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SD farmers' income drops 66 percent in 2016

A major blow to income has hit South Dakota farmers for the second year in a row, fresh data shows. The average farm enrolled in the program experienced a 66 percent drop in net farm income, decreasing from $38,898 in 2015 to $13,308 in 2016, acc...

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The average farm experienced a 66 percent drop in net farm income, decreasing from $38,898 in 2015 to $13,308 in 2016. (File photo)

A major blow to income has hit South Dakota farmers for the second year in a row, fresh data shows.

The average farm enrolled in the program experienced a 66 percent drop in net farm income, decreasing from $38,898 in 2015 to $13,308 in 2016, according to the South Dakota Center for Farm and Ranch Management at Mitchell Technical Institute. Following a multi-year trend, the average income dropped 77 percent between 2014 to 2015, marking a "doom and gloom" situation, said Will Walter, program director of the Farm/Ranch Business Management Program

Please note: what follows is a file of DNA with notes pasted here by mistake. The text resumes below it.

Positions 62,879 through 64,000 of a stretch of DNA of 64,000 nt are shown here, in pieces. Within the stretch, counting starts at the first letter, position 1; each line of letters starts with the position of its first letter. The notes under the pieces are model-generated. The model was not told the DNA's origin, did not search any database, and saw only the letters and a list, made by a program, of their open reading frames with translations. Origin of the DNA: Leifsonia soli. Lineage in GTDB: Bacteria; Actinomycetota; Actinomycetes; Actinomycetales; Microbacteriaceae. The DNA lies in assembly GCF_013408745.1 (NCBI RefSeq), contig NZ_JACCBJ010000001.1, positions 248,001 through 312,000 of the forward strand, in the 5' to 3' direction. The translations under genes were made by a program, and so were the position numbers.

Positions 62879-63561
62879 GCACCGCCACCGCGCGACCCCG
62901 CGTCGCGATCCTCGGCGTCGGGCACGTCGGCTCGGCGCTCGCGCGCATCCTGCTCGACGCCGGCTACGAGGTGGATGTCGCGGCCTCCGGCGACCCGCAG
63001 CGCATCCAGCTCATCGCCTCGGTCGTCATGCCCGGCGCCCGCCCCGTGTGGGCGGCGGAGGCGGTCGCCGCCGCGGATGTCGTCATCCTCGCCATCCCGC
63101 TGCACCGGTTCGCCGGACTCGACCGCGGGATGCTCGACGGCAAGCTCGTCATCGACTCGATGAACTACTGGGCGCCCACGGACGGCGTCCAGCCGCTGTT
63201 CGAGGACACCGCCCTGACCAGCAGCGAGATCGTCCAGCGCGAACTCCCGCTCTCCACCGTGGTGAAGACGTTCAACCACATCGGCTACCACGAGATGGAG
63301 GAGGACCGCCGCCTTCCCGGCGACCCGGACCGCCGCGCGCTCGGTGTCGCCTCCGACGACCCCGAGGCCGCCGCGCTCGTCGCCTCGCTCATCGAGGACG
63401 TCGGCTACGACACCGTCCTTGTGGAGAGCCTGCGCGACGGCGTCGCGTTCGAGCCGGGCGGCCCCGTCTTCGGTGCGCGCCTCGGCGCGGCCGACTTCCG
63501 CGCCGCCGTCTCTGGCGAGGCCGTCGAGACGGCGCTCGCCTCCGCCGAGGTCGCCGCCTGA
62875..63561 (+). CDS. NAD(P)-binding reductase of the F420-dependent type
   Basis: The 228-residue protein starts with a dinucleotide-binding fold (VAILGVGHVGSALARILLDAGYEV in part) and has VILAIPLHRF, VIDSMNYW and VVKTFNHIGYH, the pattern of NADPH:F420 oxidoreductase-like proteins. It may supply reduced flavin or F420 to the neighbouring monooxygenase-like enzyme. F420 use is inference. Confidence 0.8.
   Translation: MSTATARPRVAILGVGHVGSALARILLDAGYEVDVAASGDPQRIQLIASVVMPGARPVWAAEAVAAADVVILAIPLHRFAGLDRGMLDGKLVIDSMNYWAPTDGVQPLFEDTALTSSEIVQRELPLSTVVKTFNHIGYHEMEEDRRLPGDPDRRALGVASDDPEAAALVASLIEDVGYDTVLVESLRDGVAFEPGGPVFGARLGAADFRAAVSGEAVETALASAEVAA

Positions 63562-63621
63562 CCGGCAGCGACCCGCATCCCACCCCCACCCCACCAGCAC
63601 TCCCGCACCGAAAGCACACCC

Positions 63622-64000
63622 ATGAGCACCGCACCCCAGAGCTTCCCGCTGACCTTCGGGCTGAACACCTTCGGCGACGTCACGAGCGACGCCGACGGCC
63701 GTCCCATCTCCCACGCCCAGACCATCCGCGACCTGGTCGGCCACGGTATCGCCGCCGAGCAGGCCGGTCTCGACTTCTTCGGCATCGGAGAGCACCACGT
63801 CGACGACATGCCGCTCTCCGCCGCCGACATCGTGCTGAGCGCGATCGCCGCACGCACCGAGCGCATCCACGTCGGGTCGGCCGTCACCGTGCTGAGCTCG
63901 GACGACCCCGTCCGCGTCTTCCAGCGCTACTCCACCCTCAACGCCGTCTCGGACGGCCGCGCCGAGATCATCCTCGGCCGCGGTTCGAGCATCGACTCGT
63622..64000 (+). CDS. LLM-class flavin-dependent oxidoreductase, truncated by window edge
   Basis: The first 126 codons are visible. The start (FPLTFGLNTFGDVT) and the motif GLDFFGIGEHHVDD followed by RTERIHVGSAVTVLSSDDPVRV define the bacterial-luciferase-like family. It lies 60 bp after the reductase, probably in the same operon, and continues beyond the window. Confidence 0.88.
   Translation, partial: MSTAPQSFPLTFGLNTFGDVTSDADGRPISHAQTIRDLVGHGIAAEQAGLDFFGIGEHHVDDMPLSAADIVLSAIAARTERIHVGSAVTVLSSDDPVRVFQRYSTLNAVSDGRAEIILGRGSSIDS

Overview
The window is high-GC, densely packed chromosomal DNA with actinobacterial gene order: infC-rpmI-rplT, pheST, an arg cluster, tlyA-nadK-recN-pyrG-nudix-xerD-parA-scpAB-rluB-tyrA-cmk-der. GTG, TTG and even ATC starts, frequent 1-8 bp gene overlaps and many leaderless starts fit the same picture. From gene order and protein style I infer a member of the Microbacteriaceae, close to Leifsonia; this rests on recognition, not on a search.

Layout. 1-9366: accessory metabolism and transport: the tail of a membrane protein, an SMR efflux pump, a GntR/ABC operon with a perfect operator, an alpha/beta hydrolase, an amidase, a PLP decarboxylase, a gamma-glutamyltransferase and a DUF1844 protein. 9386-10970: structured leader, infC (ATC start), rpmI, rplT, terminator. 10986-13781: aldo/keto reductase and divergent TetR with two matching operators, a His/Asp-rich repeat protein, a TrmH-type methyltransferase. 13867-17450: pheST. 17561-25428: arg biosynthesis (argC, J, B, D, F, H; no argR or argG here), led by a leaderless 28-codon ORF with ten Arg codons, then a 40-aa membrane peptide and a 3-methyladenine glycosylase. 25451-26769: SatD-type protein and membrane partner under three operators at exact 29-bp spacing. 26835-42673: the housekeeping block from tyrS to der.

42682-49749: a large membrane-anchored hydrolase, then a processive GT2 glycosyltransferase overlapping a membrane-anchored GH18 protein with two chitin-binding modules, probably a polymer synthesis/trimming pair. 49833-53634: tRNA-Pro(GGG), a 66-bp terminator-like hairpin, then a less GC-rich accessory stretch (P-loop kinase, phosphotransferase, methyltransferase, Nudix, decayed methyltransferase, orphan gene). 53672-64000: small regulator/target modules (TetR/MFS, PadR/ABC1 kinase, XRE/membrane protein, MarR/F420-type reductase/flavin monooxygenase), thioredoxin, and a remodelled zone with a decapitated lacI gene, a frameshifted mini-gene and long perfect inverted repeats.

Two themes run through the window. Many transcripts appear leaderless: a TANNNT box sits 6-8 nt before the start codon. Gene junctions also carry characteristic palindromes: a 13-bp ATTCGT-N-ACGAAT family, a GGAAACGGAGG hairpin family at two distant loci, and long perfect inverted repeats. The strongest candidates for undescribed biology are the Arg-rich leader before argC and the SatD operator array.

"Margins are really tight because commodity prices are low and cost of production hasn't changed," Walter said.

To combat the problem, Walter said there need to be higher commodity prices, lower land costs and producers must take a more aggressive approach to marketing when opportunities arise in order to make a profit.

The average age of participating farm operators was 43.1 years old with 19.6 years of farming experience, and farm families in 2016 showed an average of $25,316 in non-farm income, up from $17,442 in 2015. And expenses for a family of three decreased, dropping from $65,923 in 2015 to $57,169 in 2016.

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But there is a silver lining for young farmers entering the market.

The depressed market value of used machinery and lower prices of breeding stock can create "prime opportunities" for buying equipment, Walter said.

"A demand always exists for agricultural products because the world needs to eat ... As always with agriculture, you have to remain optimistic and hope for the best in the year to come."

Walter said the program's figures represent averages and there are farms and ranches with higher and lower returns.

Related Topics: AGRICULTURE
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